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This is an archive site and is not updated. It represents works conducted by Oxford University Museums funded by Arts Council England between 2012-2018. For information about our current work please visit

“The Amazing Things People Did for Medicine and Other Stuff”

25 February 13 -- jsuess
From November 2011 to June 2012 year 2 children at St Philip and St James Primary School, Oxford, worked with the education officer Michelle Holloway and other museum staff at the Museum of the History of Science to create a temporary exhibition on the history of medicine.

The project aimed to teach the children involved both about the history of medicine, and about the process of curating an exhibition. All parts of the exhibition were worked on by the children: they chose the title, the objects, wrote the labels and the panels.
Three children have a thoughtful look at some potential objects for their exhibition

(c) Museum of the History of Science
The project began with a visit from the children to the museum in December to get to know the building, the people who work there and the collection. They returned to the museum in February for a session where they learnt about the seven most important ideas in the history of medicine by handling objects, exploring the collections, and hearing stories about the lives of the people behind these ideas. This provided a starting point for their classroom work on the history of medicine.

On their third visit to the museum they had the opportunity to view a variety of objects from which they would select items for the exhibition. The class was then broken into a series of “expert groups” covering all the elements behind curating an exhibition including experts in labels and panels, in display and object selection, in design, in publicity, in collections management and in conservation. These groups worked with museums staff to prepare the display.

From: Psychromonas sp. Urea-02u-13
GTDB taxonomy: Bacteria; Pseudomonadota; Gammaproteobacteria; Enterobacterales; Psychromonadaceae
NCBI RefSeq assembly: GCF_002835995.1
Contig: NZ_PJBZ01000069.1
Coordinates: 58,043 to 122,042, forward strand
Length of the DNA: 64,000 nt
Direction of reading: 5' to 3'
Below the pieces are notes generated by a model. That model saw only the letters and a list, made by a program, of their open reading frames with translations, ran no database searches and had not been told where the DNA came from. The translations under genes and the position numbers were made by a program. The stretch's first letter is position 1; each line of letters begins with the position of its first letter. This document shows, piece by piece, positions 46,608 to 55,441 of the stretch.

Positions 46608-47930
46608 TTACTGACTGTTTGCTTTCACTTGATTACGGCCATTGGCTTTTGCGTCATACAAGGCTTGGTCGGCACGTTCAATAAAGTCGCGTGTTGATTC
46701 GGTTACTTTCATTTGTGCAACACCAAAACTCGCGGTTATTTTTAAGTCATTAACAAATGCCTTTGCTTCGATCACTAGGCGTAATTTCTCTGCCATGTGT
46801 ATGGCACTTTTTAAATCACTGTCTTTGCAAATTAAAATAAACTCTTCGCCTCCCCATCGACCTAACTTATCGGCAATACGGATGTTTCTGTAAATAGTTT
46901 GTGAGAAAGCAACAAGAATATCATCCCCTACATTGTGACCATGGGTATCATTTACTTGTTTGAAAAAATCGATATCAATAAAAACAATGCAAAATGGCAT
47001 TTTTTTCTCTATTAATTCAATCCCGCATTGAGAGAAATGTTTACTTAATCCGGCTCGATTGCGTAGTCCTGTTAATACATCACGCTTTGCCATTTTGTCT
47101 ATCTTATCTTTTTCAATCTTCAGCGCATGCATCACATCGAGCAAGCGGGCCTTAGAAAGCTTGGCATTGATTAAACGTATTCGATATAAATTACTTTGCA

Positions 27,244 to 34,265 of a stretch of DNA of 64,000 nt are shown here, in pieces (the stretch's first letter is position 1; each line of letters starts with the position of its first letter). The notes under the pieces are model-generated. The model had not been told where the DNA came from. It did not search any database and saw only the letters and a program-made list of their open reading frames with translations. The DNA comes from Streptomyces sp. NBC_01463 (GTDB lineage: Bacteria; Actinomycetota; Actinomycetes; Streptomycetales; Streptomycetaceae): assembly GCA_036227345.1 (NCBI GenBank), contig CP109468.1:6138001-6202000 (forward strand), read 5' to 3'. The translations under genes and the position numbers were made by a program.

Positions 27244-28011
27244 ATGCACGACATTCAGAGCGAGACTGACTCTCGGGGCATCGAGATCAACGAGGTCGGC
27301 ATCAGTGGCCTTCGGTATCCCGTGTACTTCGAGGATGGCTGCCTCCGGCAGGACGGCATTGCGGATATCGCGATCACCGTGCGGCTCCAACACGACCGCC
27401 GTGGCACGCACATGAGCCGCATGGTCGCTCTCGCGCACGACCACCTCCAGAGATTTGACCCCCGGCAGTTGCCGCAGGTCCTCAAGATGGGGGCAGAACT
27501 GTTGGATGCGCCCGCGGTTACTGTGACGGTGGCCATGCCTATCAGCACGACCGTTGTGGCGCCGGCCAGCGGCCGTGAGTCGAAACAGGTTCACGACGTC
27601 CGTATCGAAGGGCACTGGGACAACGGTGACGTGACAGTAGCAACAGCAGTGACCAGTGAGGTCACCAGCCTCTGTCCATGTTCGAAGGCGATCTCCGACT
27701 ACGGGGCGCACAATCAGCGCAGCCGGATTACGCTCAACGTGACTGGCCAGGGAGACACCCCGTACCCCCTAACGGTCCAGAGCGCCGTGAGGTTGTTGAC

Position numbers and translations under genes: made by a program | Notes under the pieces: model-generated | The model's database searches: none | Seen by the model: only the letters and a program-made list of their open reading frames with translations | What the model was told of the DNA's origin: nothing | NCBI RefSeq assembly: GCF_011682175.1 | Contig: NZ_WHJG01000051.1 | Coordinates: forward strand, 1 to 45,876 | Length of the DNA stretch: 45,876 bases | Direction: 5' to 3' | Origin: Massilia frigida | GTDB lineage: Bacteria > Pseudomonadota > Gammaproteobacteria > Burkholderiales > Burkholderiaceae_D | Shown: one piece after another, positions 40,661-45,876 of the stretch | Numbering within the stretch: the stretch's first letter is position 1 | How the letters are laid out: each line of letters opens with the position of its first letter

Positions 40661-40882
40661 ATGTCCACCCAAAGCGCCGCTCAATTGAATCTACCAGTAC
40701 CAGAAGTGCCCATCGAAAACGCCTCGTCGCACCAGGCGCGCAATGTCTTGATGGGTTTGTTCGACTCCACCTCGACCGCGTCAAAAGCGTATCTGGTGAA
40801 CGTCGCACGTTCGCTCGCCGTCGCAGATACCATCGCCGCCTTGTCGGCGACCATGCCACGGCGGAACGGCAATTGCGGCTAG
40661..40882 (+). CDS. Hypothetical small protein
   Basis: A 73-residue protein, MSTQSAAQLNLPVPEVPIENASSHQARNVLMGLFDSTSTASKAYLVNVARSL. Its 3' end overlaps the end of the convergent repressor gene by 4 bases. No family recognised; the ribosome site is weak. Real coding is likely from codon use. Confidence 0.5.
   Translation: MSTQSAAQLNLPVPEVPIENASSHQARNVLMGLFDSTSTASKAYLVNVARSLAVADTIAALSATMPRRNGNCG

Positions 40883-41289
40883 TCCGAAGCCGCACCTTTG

A collections expert looks at a potential exhibit - with gloves on of course
(c) Museum of the History of Science
The final exhibition included 16 objects in a display case in the Museum’s entrance gallery, complete with labels and interpretation produced by the children. Parents, Governors and the Head were invited to join the children for a private view of the exhibition the day before it opened. The children hosted and lead this event.

The exhibition itself was a display not only of objects, but of how the children understood and engaged with those objects. To that end the museum decided not to edit any of the labels the children produced, so that visitors could engage with the children’s understanding and knowledge of the objects.

The project was highly successful in engaging the children with the history of medicine in a fun and interactive way. It also challenged them to communicate what they had learnt in new and different ways, and understand the value of sharing knowledge.

For more information about this project please visit the Special Projects page on the Museum of the History of Science website.